Survival and polarization of macrophages are dependent on CSF1R signaling (5). To validate this contention and gain further molecular insight in this process, we exploited PLX3397, a potent inhibitor of CSF1R signaling. Before investigating the effect of PLX3397 on macrophages, we confirmed that the CSF1R expression was markedly higher in BMDM-LM8 and BMDM-NFSa than in LM8 and NFSa sarcoma cells (Supplementary Fig. S1F). PLX3397, at doses of 50 nmol/L, 100 nmol/L, and 250 nmol/L strongly inhibited the phosphorylation of ERK1/2 levels in Western blots of treated BMDM-CMG, -LM8, and -NFSa cells, that were stimulated by 10 minutes of exposure to CSF1, TCM/LM8, and TCM/NFSa, respectively (Fig. 3A).
Next, we tested if CSF1R inhibition affected macrophage polarization using flow cytometry analysis and RT-qPCR. Flow cytometry data revealed the PLX3397 dose dependently decreased the CD45+CD11b+CD206+ cell populations in BMDM-CMG, BMDM-LM8, and BMDM-NFSa cells (Fig. 3B and Supplementary Fig. S1G). At 500 nmol/L PLX3397, the CD206+/CD80+ MFIs of all the above cell types were decreased by more than 50% (Fig. 3B). The most significant effect was observed in BMDM-LM8 cells, where the CD206+/CD80+ cell population (M2-like phenotype) shifted from 95% in untreated BMDM-LM8 cells to 58% in BMDM-LM8–treated cells. There was a 65% decrease in CD206+/CD80+ MFI (Fig. 3B). Aligning with the flow cytometry data, the RT-qPCR analysis showed that PLX3397 reduced the gene-expression levels of the M2-related markers, CD206 and CCL-2, in a dose-dependent manner (Fig. 3C). In contrast, the gene-expression levels of M1-related genes IL1β, iNOS, and CD80 were increased dose dependently by PLX3397 (Fig. 3C). These data suggest CSF1R inhibition induces gene-expression changes in TAMs and reduces M2 macrophage polarization in bone and soft-tissue sarcoma models.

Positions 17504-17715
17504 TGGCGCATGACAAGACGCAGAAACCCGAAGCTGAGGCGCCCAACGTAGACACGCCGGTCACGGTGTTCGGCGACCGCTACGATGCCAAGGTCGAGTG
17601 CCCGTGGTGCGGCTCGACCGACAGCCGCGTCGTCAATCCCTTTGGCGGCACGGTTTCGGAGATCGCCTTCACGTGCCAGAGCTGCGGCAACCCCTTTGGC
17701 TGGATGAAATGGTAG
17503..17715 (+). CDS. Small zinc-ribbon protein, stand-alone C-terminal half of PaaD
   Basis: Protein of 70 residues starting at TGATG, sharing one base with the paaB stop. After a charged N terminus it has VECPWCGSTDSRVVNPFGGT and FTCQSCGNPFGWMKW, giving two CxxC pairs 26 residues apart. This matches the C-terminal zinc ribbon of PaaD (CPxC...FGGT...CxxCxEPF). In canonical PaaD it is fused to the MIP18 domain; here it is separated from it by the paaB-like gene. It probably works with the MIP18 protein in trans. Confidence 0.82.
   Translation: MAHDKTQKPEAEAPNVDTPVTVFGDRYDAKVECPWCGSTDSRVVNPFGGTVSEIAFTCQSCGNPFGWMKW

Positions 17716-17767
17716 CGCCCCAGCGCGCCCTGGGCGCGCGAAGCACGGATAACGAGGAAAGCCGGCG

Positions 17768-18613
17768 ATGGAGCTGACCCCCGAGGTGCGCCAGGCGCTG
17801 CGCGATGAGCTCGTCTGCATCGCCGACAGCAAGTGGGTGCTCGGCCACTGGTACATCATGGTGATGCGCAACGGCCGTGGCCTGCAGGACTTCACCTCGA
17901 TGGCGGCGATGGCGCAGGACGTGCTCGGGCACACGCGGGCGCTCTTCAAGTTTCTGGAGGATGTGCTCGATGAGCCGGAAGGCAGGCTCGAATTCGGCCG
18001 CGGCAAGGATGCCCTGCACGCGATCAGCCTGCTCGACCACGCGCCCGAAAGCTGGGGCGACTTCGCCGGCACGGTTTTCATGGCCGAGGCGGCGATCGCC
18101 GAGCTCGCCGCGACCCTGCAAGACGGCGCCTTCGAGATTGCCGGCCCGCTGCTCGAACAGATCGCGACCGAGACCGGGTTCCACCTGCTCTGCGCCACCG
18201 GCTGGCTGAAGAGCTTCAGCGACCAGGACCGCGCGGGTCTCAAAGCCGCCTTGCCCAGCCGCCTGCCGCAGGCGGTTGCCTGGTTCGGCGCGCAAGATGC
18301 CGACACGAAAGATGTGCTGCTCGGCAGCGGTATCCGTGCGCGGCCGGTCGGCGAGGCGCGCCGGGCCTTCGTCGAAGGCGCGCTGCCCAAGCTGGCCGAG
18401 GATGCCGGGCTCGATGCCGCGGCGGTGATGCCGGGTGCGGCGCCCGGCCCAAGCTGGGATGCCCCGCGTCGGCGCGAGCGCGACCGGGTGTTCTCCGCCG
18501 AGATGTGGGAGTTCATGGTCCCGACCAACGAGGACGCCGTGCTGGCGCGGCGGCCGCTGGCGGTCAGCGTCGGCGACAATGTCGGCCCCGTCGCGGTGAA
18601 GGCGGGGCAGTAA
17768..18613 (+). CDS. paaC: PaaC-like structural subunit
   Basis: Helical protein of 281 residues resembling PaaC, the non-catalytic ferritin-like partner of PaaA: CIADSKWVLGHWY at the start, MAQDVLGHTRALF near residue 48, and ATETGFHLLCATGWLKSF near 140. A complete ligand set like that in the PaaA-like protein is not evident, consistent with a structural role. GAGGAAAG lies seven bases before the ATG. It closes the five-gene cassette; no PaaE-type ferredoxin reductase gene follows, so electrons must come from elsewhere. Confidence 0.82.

Next, we investigated the effect of CSF1R inhibition on the viability and chemotaxis of TAMs. Increasing doses of PLX3397 significantly reduced cell viability in a dose-dependent manner (Fig. 3D). The effect on macrophage viability was most striking in BMDM-CMG (Fig. 3D). PLX3397 treatment decreased the CSF1–mediated chemotaxis of BMDM-CMG, -LM8, and -NFSa by migration assays, which was enhanced by CM/CMG, TCM/LM8, and TCM/NFSa (Fig. 3E). After PLX3397 treatment for one hour, the cellular chemotaxis of BMDM-TAMs through the transwell membrane was significantly reduced in a dose-dependent manner (Fig. 3E).